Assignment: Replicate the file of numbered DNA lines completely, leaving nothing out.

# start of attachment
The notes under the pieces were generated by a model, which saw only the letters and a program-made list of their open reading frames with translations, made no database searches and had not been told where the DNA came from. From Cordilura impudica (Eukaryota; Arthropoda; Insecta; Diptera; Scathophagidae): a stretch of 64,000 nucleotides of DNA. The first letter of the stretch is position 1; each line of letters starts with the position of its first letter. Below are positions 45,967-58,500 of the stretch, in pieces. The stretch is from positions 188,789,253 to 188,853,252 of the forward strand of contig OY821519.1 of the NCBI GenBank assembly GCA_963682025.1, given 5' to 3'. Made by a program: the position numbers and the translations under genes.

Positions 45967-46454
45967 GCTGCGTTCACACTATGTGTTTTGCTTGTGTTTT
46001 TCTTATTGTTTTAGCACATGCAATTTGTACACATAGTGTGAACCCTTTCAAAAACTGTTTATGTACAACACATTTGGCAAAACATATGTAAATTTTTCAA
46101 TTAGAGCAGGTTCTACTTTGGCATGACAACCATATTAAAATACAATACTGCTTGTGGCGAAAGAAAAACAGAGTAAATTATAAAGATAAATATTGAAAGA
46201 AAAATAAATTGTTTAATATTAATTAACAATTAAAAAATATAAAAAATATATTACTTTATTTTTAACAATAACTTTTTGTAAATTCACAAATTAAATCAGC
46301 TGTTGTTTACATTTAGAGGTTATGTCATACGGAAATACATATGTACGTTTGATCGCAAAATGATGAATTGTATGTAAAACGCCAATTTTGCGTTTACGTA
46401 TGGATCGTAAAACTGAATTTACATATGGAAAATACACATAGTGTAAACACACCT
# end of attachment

The notes under the pieces were generated by a model, which saw only the letters and a program-made list of their open reading frames with translations, made no database searches and had not been told where the DNA came from. From Cordilura impudica (Eukaryota; Arthropoda; Insecta; Diptera; Scathophagidae): a stretch of 64,000 nucleotides of DNA. The first letter of the stretch is position 1; each line of letters starts with the position of its first letter. Below are positions 45,967-58,500 of the stretch, in pieces. The stretch is from positions 188,789,253 to 188,853,252 of the forward strand of contig OY821519.1 of the NCBI GenBank assembly GCA_963682025.1, given 5' to 3'. Made by a program: the position numbers and the translations under genes.

Positions 45967-46454
45967 GCTGCGTTCACACTATGTGTTTTGCTTGTGTTTT
46001 TCTTATTGTTTTAGCACATGCAATTTGTACACATAGTGTGAACCCTTTCAAAAACTGTTTATGTACAACACATTTGGCAAAACATATGTAAATTTTTCAA
46101 TTAGAGCAGGTTCTACTTTGGCATGACAACCATATTAAAATACAATACTGCTTGTGGCGAAAGAAAAACAGAGTAAATTATAAAGATAAATATTGAAAGA
46201 AAAATAAATTGTTTAATATTAATTAACAATTAAAAAATATAAAAAATATATTACTTTATTTTTAACAATAACTTTTTGTAAATTCACAAATTAAATCAGC
46301 TGTTGTTTACATTTAGAGGTTATGTCATACGGAAATACATATGTACGTTTGATCGCAAAATGATGAATTGTATGTAAAACGCCAATTTTGCGTTTACGTA
46401 TGGATCGTAAAACTGAATTTACATATGGAAAATACACATAGTGTAAACACACCT